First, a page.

30 peace child1Many years ago Kathy and I read Don Richardson’s “Peace Child.” It’s about the Sawi Tribe in Dutch New Guinea. In 1950 these people were cannibalistic headhunters who were almost perpetually at war with neighboring tribes. But they had a sacred ritual whenever peace was to be made. The chief’s own son would be offered to the other tribe as a “Peace child.” Richardson used this ritual to explain how God sent His own son to earth to be the guarantee of peace between man and God. Richardson began to wonder if every tribe had some cultural connection with the Gospel. He traveled far and wide seeking out remote places and peoples and studied their cultures and without exception he found some story, practice or something to connect with the Gospel of Jesus Christ.

According to Phil Ryken, “He discovered that many people groups—both ancient and modern—have partial knowledge of religious truth. Whether these beliefs come from what God has revealed in creation or from remnants of a faith passed down since Biblical times, they bear witness to God and to the gift of his atoning grace. Richardson tells the story of the Inca king who rejected the sun god Inti in favor of an older and greater deity—the life-giving and merciful Viracocha, who dwells in uncreated light. He gives examples of tribes like the Karen people of Burma, who had legends of a lost book that one day the Supreme God Y’wa would send to set them free from oppression. He even describes tribal rituals that make atonement for sin. For example, one day every year the Dyaks of Borneo put their sins on a little boat and sail it down the river—a “scapeboat,” so to speak.”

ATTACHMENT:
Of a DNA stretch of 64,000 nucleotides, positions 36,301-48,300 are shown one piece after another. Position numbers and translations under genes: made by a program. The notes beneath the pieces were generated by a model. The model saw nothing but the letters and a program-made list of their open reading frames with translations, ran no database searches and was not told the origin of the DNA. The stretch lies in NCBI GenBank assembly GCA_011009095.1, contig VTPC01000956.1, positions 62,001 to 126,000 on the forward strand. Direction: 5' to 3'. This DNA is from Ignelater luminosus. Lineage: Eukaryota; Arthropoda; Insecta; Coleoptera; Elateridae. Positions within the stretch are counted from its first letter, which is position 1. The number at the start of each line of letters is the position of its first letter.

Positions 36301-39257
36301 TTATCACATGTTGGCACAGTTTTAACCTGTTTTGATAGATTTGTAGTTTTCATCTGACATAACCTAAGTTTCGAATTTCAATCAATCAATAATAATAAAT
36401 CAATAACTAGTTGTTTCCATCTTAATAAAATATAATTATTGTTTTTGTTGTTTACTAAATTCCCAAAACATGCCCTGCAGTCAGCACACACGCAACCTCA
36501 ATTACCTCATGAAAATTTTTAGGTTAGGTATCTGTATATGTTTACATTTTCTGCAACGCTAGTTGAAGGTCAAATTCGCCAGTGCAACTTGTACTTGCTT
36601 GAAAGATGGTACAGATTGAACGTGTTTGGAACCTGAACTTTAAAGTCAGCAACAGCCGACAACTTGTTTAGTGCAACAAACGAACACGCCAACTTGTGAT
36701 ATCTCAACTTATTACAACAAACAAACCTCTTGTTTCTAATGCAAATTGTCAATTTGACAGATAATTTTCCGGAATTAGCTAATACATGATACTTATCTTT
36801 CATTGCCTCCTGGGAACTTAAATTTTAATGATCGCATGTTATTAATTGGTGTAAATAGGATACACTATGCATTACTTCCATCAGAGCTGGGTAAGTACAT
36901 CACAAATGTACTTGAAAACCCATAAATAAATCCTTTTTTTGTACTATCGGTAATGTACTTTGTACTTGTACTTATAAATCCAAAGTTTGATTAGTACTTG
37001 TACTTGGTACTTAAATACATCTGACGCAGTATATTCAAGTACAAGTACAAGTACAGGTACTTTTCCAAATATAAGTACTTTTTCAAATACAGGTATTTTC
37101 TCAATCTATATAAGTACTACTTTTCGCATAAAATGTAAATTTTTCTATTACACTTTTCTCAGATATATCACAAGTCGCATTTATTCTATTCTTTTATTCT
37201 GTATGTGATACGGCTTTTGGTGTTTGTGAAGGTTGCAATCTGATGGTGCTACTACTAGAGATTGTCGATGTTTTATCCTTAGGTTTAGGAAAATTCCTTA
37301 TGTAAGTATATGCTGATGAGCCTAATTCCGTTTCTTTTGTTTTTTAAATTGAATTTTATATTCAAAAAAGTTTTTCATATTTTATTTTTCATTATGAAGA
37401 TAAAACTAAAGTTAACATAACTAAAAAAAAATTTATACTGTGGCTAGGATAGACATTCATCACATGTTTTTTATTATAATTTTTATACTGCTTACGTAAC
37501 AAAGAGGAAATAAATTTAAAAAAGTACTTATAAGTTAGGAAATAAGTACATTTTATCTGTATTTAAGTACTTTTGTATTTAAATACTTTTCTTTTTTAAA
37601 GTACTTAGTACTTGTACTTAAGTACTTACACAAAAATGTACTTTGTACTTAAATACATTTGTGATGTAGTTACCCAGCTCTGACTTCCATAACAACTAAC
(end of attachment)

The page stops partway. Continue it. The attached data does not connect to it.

Don Richardson argues that all of his research and discoveries around the world serve to illustrate the truth of Ecclesiastes 3:11. The first part of Ecclesiastes chapter 3 deals with the times of our lives. There is a time to be born and a time to die, a time to love and a time to hate, a time to laugh and a time to cry, etc. After Solomon lays out the opposite events in our lives “under the sun” in Ecclesiastes 3:11 he moves from time to eternity and says, “God has put eternity in man’s heart.” We are all born with an intuitive grasp that there must be something beyond this life under the sun. We are born with longings that nothing on earth will satisfy. Therefore, as C. S. Lewis has so aptly suggested, we were made for another world. David Jeremiah’s commentary on Ecclesiastes is entitled, “searching for heaven on earth.” Solomon’s search was frustrated, a vanity of vanities an attempt to catch the wind. Jesus said, “I got to prepare a place for you and I will return to take you to be with me.” (See John 14:1-3)